According to Spain’s national property registry, German buyers accounted for 10.42 percent of property purchases in the third quarter of 2021, ahead of British buyers (9.82 percent) and French nationals (7.82 percent). 

In 2010, Britons accounted for 35 percent of the total. 

Brexit may not be the only reason for this slump, but the 90-day limit that applies to non-resident second home owners who used to be able to freely split their time between the UK and Spain and now can’t, is likely having an impact.

READ ALSO: Is it true Britons are leaving Spain ‘in droves’ as UK tabloids claim?

Problems with S1 health cover

The S1 form is essentially proof of entitlement to health cover in Spain for UK state pensioners. It’s funded by the UK government, which reimburses the Spanish health system for the medical costs.

When you have your S1 form from the NHS, you must register it at your local social security office (INSS ) in Spain. The INSS will then give you a social security number and certificate, which you can take to your local health centre and apply for a health card.

As a result of the pandemic, face-to-face applications have not been available across Spain. This has caused a backlog of applications which, added to the confusion surrounding the new rules for Britons as non-EU citizens, have left many British residents of Spain not knowing whether they’ll get Spanish public health cover.

One reader told The Local about the problems she and others have been experiencing in the Torrevieja area of Alicante province when trying to get a Valencian SIP health card. 

“I have been living here for 16 years and have free healthcare from the UK.

“When I reached pension age in April, I applied to the UK for my pensioner’s s1, which took 4 months to arrive in Spain.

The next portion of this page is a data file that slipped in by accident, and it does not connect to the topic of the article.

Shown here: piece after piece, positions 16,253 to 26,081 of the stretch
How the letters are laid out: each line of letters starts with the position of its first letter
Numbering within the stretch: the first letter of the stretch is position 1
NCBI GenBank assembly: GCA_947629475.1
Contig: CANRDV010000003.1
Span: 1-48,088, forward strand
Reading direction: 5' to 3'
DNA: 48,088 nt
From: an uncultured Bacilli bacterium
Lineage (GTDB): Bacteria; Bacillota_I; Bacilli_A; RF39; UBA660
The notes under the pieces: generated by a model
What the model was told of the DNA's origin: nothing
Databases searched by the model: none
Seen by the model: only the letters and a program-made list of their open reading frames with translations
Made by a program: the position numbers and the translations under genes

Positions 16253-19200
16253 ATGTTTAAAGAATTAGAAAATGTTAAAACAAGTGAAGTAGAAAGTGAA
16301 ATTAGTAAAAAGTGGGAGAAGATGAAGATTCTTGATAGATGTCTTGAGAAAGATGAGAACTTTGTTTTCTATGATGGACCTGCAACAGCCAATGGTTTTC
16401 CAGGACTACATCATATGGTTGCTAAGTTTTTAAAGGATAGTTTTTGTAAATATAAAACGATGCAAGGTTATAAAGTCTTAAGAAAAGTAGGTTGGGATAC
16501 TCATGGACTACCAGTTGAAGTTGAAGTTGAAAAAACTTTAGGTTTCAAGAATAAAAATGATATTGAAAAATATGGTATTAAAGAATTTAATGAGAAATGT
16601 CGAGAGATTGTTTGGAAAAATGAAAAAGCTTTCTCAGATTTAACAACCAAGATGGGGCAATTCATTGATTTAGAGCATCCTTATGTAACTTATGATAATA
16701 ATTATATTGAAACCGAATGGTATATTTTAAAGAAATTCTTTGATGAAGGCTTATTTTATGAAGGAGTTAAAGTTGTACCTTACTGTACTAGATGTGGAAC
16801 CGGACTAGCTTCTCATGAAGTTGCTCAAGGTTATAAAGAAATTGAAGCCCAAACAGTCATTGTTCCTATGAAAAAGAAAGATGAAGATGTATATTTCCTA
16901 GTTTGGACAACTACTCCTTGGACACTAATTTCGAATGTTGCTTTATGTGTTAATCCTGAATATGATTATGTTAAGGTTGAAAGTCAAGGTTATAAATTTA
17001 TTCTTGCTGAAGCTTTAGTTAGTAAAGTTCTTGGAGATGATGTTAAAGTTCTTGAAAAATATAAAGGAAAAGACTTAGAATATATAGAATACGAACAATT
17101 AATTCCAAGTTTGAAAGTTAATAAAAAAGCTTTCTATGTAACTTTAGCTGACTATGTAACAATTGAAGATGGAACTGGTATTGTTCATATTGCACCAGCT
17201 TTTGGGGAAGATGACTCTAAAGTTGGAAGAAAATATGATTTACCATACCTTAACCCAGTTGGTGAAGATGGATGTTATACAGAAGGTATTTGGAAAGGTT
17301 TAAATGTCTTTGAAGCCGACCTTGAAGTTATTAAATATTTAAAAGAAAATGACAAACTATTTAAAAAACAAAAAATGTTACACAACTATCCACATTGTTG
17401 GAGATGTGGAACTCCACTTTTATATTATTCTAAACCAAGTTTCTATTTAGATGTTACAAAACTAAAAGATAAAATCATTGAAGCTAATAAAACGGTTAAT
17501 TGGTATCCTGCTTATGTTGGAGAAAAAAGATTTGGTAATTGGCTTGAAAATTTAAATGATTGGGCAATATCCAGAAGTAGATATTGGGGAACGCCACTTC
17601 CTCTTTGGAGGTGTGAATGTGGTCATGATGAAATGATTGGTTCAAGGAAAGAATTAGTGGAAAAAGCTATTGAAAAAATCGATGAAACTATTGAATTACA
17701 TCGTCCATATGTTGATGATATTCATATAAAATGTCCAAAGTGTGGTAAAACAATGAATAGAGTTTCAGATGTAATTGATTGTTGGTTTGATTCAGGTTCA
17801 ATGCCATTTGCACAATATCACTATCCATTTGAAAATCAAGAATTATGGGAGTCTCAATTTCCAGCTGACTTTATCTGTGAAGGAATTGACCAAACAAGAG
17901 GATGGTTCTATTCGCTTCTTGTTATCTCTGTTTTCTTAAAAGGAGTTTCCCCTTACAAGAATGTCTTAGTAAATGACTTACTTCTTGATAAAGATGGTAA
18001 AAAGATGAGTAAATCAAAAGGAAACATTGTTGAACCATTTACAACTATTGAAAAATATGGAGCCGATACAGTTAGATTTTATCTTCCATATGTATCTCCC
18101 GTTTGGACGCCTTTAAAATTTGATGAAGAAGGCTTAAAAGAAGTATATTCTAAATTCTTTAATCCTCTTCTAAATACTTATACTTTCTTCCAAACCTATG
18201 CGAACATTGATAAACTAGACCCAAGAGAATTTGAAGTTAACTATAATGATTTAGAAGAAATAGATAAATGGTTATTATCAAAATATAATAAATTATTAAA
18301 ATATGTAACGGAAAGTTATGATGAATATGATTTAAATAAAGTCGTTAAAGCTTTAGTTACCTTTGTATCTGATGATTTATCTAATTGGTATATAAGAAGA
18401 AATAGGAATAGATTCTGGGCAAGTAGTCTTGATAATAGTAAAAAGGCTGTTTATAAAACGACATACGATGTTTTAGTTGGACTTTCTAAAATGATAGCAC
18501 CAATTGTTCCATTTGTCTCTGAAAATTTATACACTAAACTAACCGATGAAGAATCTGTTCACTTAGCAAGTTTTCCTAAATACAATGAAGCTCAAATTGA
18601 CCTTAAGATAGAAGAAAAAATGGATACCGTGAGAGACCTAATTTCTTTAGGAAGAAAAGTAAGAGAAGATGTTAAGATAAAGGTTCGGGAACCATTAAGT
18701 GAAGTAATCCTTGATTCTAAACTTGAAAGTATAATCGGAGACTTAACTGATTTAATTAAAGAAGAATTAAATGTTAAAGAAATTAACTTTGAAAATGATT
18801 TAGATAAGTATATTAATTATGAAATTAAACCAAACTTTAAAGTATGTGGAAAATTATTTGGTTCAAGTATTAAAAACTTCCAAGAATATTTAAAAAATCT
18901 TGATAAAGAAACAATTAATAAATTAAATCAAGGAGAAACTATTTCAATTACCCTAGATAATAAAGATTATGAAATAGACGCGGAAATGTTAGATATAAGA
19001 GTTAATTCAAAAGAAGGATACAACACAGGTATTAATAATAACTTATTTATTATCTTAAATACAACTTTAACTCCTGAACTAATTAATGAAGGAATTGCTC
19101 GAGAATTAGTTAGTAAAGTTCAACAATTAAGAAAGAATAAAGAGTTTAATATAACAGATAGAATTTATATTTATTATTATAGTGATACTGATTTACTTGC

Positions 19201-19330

“Meanwhile, Spain’s Social Security cut off my current SIP public health card and to renew my SIP card I needed a new up-to-date padrón which took three weeks to obtain, and even then I had to first apply for a digital certificate from town hall so I could get my padron online.

As evidenced, the process is complicated, and carrying it out online isn’t straightforward as is often the case with official matters in Spain, with everything from digital certificates to updated documentation needed. 

“They keep changing the online system, it’s a bit of a nightmare” Anne Hernández of Brexpats in Spain told The Local.

“For example, now the person carrying out the process has to send a selfie in, even if that person is not the UK pensioner applying”.

According to Hernández, face-to-face appointments are slowly opening up across Spain, but this may not be the case for all, many of whom need to ensure they have health cover in Spain as soon as possible. 

“Having acquired all my documents for INSS it was then not possible to go to my social security office so this had to be done again online,” the Torrevieja Briton, who has a severe heart condition, continued. 

“I have received the receipt of documents from INSS but no sign of authorisation for me to use my SIP health card. I have been told this can take up to 4 months!”

“I’ve also been told I have to pay full price for all my medication.”

Another problem relating to the S1 is that “people applying for Spain’s non-lucrative visa cannot use their S1 as proof of their medical insurance”, Hernández explained. 

“You have to have a private insurance.” 

“Some of those people are aged 70 or over 65, they might have a pre-existing condition, they can’t get medical insurance. 

“But after a year of residency they can cancel their private medical insurance and use their S1 rights. I can’t work out why.”